I ended up getting engaged to a pathological liar.
When I caught her big lies, I was already madly in love with her, so I stayed.
When I finally left, she said I abandoned her and that love should be unconditional. I asked her: "unconditional? how can I be in a relationship if there's no trust? I can I keep loving you when you keep lying to me?". Then she said I'm bashing her.
Anyway, I don't see a real relationship without complete honesty. I really don't know how you can be MARRIED to someone and keep such a huge secret from her.
Ditto all of that too....I should have realised when I found out he lied about his age, and then lied about his age again...but by the time I found out he lied about his age I was already emotionally hooked. I still remember the sick and helpless feeling in my stomach though as he played it off as a joke (both times) after all our conversations about 100% honesty. I guess what he meant was I was to be 100% honest with him but he could tell whatever version of the truth he felt was right at any given time. I actually think it is entirely possible that he believes his own lies. Unconditional love seems to be expected to be given but its certainly not what is received. My AH seems to have a nice long check list of every mistake I have ever made - especially the ones I have apologised for countless times. Its about the only thing he can consistently remember!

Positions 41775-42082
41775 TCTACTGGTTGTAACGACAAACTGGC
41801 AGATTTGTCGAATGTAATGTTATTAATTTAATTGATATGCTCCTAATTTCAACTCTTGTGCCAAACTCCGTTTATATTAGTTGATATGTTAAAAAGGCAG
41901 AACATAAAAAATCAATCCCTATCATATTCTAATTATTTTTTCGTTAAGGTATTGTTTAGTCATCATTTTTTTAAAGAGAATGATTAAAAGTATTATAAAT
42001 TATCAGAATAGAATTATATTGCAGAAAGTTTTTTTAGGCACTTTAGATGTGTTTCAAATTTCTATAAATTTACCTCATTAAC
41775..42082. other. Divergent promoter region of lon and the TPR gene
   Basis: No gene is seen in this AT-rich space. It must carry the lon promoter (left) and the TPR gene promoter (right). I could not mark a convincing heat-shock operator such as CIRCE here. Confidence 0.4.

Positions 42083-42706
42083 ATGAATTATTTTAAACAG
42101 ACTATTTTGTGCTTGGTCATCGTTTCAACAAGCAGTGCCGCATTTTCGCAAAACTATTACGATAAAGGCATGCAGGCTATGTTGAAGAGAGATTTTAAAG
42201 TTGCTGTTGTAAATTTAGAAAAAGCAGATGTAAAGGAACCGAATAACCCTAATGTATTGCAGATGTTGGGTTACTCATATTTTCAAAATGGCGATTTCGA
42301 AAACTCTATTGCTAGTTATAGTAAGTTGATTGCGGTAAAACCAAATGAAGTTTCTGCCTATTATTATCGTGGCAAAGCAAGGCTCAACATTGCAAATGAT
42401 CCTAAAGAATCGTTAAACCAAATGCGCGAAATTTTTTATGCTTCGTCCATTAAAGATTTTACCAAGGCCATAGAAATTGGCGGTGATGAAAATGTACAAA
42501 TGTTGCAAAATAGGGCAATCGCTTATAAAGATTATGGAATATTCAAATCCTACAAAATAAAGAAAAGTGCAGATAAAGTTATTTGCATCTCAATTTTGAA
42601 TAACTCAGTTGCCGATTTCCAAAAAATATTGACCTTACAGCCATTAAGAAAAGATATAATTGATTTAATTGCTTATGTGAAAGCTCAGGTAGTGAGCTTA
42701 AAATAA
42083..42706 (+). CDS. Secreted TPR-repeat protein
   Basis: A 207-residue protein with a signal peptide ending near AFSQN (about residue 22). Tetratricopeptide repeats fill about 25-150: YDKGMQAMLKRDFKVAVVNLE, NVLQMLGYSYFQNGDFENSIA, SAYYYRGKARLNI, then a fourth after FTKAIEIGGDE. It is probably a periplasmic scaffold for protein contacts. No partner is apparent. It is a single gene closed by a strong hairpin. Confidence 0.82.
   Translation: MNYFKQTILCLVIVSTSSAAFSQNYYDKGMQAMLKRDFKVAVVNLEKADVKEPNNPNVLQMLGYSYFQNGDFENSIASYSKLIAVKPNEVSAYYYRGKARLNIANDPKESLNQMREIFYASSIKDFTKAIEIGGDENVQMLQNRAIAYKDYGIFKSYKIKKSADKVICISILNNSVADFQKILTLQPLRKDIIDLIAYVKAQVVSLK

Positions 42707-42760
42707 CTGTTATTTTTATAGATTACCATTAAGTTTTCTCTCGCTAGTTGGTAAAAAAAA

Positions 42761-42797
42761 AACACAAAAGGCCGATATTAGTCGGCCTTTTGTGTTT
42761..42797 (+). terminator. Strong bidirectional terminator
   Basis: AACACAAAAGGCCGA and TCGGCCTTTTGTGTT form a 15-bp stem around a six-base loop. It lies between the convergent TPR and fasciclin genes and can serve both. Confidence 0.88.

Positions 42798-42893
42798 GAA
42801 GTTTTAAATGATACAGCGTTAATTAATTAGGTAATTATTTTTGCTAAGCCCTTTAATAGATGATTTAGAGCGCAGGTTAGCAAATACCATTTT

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Old 09-23-2010, 05:18 PM
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DGC, thanks for having the courage to come here with your dilemma, and congratulations on the beginning of a new lifestyle. I wish you the very best in your recovery.